What Improvements could come from a more digitised medical system with Artificial Intelligence?
Firstly, AI has the capacity to transform medicine. AI is creative and sees patterns that humans have missed or just can’t see. For example, it can tell whether a photo of the back of the eye came from a man or a woman. Artificial intelligence may well have the largest and most immediate impact within medicine on specialties where images can be analysed especially in radiology and pathology and particularly in cancer diagnostics. Pathologists examine the tissue removed from a cancer, from a biopsy or a resection, under the microscope. Doing so gives us clues as to how bad the prognosis is and sometimes as to which treatment might work. Using AI we can really scale up what we can deduce from the tissue which will help to predict outcomes and guide patients towards the most effective treatments. These advancements could save lives, save on misplaced psychological distress and save precious resources, creating a more efficient healthcare system.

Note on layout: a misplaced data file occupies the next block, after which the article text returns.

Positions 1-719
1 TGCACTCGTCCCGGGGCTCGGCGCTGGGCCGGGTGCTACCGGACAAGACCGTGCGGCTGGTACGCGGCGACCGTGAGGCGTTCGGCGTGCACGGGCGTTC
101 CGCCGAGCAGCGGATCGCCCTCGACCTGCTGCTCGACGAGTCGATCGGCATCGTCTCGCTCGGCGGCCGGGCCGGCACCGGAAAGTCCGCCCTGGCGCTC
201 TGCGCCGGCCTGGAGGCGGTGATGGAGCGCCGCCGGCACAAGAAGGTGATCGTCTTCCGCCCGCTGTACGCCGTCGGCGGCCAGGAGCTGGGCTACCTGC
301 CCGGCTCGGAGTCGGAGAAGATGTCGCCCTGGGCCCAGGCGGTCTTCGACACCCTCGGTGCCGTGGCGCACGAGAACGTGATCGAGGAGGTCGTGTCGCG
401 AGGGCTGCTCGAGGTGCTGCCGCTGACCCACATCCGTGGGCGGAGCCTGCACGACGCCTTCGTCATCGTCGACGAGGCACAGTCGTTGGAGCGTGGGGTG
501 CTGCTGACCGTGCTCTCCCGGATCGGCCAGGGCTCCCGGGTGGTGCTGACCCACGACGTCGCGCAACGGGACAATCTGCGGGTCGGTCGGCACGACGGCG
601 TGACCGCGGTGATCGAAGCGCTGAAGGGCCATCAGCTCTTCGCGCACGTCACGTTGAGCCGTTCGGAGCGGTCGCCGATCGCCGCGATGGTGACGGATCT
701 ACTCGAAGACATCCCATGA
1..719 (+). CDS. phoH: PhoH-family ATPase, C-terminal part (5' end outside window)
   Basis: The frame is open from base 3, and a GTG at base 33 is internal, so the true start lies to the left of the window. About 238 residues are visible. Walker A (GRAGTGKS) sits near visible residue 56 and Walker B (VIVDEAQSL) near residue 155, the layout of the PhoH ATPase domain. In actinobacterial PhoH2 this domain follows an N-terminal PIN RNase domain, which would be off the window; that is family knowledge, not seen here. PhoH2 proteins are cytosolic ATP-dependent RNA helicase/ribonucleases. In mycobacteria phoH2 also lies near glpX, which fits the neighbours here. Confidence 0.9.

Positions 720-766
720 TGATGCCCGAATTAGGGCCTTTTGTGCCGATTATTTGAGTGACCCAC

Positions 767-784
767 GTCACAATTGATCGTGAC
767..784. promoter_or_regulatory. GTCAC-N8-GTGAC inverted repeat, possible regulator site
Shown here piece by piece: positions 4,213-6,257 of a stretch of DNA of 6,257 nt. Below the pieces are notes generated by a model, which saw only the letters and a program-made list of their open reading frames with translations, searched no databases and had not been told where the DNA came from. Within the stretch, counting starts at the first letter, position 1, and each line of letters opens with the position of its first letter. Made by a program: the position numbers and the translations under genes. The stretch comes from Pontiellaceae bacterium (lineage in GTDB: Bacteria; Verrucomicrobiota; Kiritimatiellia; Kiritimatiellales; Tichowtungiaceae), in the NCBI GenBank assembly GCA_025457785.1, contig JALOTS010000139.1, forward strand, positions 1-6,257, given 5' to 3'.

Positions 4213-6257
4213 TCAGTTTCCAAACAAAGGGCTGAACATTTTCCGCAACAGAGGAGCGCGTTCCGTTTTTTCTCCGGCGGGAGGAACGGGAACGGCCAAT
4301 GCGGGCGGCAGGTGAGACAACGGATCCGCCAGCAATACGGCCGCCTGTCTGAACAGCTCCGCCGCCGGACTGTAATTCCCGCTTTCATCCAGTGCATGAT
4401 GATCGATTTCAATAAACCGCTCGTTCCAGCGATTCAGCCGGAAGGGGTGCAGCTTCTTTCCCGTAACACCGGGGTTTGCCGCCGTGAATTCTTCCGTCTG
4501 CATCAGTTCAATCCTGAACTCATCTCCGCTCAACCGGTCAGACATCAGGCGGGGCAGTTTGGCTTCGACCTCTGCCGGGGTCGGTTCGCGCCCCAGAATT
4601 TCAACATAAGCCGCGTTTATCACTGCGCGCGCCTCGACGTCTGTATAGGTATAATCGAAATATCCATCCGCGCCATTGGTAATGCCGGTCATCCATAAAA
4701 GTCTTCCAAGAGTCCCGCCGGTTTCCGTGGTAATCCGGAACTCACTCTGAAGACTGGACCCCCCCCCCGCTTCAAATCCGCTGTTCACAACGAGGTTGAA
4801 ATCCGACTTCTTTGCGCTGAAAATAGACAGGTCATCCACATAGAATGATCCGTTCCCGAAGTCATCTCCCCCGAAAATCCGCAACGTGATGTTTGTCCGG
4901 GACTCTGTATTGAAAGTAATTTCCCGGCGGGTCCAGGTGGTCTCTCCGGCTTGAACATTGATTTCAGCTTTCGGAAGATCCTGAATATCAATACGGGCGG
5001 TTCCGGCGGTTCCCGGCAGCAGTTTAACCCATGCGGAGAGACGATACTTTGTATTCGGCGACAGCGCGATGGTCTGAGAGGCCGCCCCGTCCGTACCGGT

Secondly, AI when linked to big data will be able to point out hidden drug interactions, unveiling benefits or risks that were previously unknown. For example, a drug might increase the risk of another condition or might even reduce the risk and could be used to treat something for which it is not currently used. Also, we could have a much better understanding of how one type of drug compares to a competitor. This knowledge will empower doctors to make better informed decisions about medications and their potential side effects.
Thirdly, AI offers the potential to help reduce waste in medicine. The way we currently practise medicine includes the overuse of tests and treatments. Doctors are often reluctant to reduce or stop medications and AI could help us get better at knowing when to do that. Through AI and data analysis, doctors can make informed decisions and allocate resources more effectively.
Having said all that, we cannot ignore the darker side of AI in medicine.